Tis the season to be festive – and reflective. As we prepare for a well-earned end-of-year break, a celebratory and restorative time to be spent with family and friends, it is appropriate to look back on what has been a ground-breaking year.
Some of that ground-breaking has been literal, more has been about positioning the University as an agent of social and economic change in Tasmania. The future prosperity of this state – indeed of any region or country in the 21st century - is dependent on innovation and human capital, and we are best placed to provide both in Tasmania.
We have risen to this challenge through the crystallisation of a renewed curriculum matched to the needs of students in the 21st century, introduction of new Associate Degrees to improve Tasmanian participation, establishment of the Peter Underwood Centre to extend our reach into Tasmanian schools, realisation of the $300m Northern Transformation Project to expand higher education in regional Tasmania, expansion of opportunity through our student experience programs, and research programs that saw success in the most competitive research schemes and entry into the top 300 universities in the world as assessed by the ARWU.
If the unifying philosophy of our mission could be captured in one word it would be ‘transformation’, and 2016 has seen us sowing the seeds of this transformation. We continue to affirm the identity of a university that is uniquely matched to community need, defined by accessibility, visibility and quality.
The University does not walk alone, and we are grateful for the partnerships that underpin our activity.
Multi-partisan political support at all levels of governance has made possible marvellous new infrastructure that is beginning to energise the heart of Tasmanian cities; student accommodation that is in high demand, and research and teaching facilities that will create opportunities for interdisciplinary scholarship and education, and new economic frontiers for Tasmania.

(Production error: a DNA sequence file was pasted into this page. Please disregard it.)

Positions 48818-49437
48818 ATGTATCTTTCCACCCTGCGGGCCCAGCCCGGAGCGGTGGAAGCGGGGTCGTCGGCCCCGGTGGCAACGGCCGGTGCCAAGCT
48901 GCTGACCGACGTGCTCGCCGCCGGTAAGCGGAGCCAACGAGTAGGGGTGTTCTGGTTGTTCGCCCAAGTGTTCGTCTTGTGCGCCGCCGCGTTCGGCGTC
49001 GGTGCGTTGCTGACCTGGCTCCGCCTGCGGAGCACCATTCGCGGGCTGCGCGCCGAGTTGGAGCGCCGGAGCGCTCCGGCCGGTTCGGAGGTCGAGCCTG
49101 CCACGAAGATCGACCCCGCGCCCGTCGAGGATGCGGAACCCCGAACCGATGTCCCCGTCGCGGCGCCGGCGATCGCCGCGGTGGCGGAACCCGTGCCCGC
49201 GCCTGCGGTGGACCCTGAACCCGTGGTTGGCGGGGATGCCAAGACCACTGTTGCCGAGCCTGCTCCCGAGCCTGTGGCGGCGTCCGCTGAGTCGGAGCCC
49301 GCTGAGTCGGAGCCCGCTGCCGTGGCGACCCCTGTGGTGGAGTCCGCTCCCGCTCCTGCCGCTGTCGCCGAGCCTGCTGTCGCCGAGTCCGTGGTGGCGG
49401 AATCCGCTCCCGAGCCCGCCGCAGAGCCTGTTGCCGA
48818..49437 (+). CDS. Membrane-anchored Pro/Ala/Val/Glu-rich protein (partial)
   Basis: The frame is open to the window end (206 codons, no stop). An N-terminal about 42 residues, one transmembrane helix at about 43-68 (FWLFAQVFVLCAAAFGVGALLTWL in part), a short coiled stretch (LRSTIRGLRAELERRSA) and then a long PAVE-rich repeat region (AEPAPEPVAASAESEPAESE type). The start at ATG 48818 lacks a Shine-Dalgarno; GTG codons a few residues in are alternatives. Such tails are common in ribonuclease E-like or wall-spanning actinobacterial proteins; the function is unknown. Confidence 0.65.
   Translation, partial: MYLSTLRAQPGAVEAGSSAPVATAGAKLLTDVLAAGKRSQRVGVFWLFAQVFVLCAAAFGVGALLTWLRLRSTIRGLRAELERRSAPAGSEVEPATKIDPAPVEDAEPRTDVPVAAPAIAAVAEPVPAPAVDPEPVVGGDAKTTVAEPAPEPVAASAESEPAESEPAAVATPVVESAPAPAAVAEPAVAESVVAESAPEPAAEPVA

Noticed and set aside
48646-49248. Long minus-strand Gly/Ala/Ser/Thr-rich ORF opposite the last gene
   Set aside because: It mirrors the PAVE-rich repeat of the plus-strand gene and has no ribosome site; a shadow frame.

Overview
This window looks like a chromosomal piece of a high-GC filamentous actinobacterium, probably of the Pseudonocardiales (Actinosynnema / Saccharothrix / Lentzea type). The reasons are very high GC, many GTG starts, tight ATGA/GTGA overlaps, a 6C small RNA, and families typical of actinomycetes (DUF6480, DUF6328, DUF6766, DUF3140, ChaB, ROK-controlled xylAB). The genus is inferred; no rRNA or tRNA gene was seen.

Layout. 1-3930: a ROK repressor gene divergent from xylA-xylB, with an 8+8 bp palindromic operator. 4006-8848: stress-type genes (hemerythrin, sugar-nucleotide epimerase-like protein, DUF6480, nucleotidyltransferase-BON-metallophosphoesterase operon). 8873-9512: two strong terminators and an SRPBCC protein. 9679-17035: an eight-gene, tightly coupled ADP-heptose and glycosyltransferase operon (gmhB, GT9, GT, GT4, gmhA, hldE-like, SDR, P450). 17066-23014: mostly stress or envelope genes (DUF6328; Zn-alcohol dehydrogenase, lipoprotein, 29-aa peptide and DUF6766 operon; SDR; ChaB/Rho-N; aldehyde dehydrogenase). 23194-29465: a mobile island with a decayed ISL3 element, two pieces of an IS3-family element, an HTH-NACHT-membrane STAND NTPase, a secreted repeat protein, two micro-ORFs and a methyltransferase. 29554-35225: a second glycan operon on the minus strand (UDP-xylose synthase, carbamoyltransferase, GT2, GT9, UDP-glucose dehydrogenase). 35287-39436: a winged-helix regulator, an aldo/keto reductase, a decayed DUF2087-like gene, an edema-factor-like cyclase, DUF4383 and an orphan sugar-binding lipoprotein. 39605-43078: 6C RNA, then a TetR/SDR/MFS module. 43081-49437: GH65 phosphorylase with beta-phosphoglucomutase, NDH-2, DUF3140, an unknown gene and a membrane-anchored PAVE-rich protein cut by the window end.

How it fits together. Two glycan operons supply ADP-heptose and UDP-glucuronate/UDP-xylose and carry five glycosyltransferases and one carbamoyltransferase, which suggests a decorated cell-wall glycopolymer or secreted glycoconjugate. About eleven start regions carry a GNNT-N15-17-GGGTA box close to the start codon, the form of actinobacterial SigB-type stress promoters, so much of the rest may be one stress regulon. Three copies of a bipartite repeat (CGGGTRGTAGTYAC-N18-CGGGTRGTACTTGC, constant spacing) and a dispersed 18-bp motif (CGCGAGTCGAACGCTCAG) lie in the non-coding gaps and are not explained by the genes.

2016 has also seen remarkable generosity from our friends and alumni. Notably, and in no particular order: Dr David Warren made possible, through a $2.6 million gift, the first-ever endowed Chair at the University (after 126 years), in astrophysics. Fr Michael Tate inspired a new scholarship to take our graduates to Oxford. The iconic Tasmanian company Blundstone provided scholarships to assist the commencing cohort of students in our Associate Degree in Agribusiness. The Ian Potter Foundation pledged up to $8 million, to ensure that the Creative Industries and the Performing Arts Development is a world-class venue.
All of this while maintaining excellence across our teaching and research programs – it has been a remarkable year.
With all good wishes for the festive season and a prosperous New Year.
Season’s Greetings 2016
Professor Peter Rathjen